24. Thagard also suggests that reasonable doubt might be viewed as an additional constraint on the maximization of coherence. In his view, this constraint would require that the hypothesis concerning guilt must be substantially more plausible than those concerning innocence. See Thagard, Hot Thought, supra note 8, at 366. As for the presumption of innocence, Thagard suggests that one could modify ECHO—a computational implementation of the principles of explanatory coherence—in several ways so as to account for it. My suggestion, as shown below, is to modify instead the principles of coherence, more specifically, the principle of data priority.
25. In most legal systems, the presumption of innocence, the standard of proof, and admissibility rules are the most important constraints for defining the normative institutional framework within which the explanatory evaluation of hypotheses about the events being litigated proceeds. There are, however, other rules of evidence and procedure—as well as constitutional doctrines—that might further constrain coherentist reasoning in forensic contexts. For instance, in some legal systems there are corroboration rules that would prevent the acceptance of an element unless another one is also accepted. Or, as another example, some legal systems have rules of weight that may assign some priority to some elements, in addition to the priority given to propositions describing evidence as well as to the innocence hypothesis, in the coherence calculation. I thank Ho Hock Lai for helpful suggestions on this issue.
27. Thagard, Paul & Kunda, Ziva, Making Sense of People, in Connectionist Models of Social Reasoning and Social Behavior 3 (Read, S.J. & Miller, L.C. eds., 1998)Google Scholar.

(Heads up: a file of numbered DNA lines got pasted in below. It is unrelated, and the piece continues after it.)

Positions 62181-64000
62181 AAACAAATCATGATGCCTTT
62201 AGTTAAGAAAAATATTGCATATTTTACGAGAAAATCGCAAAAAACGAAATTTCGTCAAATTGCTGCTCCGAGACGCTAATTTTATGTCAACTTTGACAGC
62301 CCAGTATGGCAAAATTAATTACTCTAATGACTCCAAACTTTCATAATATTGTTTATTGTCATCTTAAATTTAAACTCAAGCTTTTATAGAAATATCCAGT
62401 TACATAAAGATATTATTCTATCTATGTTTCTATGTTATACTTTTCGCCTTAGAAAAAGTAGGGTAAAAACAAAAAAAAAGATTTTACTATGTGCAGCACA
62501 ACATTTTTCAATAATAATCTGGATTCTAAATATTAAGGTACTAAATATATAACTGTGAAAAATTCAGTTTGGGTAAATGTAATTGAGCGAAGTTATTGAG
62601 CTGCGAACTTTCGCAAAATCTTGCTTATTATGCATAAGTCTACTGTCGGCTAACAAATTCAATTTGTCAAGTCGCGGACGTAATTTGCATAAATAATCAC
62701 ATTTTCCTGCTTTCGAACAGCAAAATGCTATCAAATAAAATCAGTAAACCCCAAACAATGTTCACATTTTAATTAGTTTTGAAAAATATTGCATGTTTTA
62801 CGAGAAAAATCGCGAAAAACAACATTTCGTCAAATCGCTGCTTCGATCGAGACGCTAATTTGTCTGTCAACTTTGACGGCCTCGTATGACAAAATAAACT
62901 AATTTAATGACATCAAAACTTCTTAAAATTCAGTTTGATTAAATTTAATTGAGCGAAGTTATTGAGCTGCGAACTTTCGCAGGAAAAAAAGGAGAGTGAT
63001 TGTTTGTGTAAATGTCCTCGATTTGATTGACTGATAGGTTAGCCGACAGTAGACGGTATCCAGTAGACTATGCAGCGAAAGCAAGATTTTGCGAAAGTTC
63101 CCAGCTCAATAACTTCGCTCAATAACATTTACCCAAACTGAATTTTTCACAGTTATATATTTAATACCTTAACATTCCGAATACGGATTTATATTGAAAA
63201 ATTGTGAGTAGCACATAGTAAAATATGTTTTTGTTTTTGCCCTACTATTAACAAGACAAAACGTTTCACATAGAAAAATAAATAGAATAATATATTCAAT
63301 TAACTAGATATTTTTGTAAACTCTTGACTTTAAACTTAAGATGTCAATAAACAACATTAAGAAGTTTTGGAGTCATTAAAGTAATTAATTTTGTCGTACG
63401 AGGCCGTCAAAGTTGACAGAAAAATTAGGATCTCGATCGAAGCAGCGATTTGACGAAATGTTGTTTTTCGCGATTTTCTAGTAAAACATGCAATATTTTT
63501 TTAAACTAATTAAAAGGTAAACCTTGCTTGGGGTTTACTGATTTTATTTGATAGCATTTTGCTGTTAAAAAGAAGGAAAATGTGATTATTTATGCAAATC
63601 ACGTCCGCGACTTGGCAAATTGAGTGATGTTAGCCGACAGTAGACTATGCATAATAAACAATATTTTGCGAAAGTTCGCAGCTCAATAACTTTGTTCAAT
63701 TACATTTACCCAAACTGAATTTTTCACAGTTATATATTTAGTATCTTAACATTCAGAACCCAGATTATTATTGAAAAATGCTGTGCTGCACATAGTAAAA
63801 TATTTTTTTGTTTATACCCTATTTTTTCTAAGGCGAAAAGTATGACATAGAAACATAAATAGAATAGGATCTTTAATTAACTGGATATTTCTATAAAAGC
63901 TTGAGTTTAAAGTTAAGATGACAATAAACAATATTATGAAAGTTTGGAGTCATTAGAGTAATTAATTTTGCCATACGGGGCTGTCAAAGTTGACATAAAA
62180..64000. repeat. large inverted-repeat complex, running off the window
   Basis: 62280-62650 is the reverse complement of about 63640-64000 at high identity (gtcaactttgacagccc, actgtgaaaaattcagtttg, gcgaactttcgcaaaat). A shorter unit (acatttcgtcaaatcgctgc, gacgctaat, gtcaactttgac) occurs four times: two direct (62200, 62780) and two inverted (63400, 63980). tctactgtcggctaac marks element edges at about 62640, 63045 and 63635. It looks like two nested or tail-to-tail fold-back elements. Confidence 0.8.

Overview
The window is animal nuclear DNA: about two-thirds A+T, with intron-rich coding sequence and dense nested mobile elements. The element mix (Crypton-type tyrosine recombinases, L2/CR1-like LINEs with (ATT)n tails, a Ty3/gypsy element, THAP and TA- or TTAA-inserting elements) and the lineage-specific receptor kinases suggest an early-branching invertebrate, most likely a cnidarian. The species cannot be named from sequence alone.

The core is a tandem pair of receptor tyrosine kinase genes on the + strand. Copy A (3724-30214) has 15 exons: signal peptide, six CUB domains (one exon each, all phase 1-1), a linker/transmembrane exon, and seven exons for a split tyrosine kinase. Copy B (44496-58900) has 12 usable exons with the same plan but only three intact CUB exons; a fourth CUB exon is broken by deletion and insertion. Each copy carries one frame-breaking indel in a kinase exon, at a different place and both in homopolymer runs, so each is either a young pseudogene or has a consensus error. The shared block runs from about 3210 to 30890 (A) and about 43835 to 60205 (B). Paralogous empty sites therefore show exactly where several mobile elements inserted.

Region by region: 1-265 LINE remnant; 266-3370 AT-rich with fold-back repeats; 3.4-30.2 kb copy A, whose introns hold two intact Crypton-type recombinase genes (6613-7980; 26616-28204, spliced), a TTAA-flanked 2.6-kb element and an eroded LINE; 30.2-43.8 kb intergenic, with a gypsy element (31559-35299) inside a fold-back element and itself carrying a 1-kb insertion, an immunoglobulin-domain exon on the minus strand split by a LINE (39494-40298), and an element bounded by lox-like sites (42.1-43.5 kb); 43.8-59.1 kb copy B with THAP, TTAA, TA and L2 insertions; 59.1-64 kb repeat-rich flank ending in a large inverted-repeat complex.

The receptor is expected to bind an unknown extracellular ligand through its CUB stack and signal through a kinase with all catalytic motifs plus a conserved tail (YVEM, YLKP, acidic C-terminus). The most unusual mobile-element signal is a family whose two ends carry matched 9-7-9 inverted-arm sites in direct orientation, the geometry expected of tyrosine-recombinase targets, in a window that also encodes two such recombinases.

29. These criteria of coherence are not merely meant to be a safeguard against error; but the constraint-satisfaction approach to coherence aims to be a theory of “epistemic” justification. The distinctive feature of epistemic justification, as opposed to other kinds of justification, is its essential connection with truth. One's beliefs are epistemically justified only if and to the extent that one has reasons to think that they are likely to be true; see BonJour, supra note 3, at 5–8. Thus the constraint-satisfaction approach to the epistemic justification of evidentiary judgments in law is meant to provide an account of truth-conducive criteria, i.e., criteria such that if one accepts all and only those beliefs that satisfy these criteria, one has reason to believe that they are true (or at least approximately true); see Thagard, Paul, Coherence, Truth, and the Development of Scientific Knowledge, 74 Phil. Sci. 28 (2007)CrossRefGoogle Scholar. The constraint-satisfaction approach aims not merely at providing reasons to reject a belief as false but at giving reasons to believe it is true. In short, the constraint-satisfaction approach to coherence, insofar as it is a theory of epistemic justification, is at the service of the dual objectives of obtaining truth and avoiding error; see Lehrer, supra note 3, at 20–21. For a critique of the claim that hypotheses that maximize coherence in Thagard's sense are likely to be true, see Millgram, Elijah, Coherence: The Price of the Ticket, 97 J. Phil. 82 (2000)Google Scholar; and Erik J. Olsson, Against Coherence: Truth, Probability, and Justification (2005), at 162–170.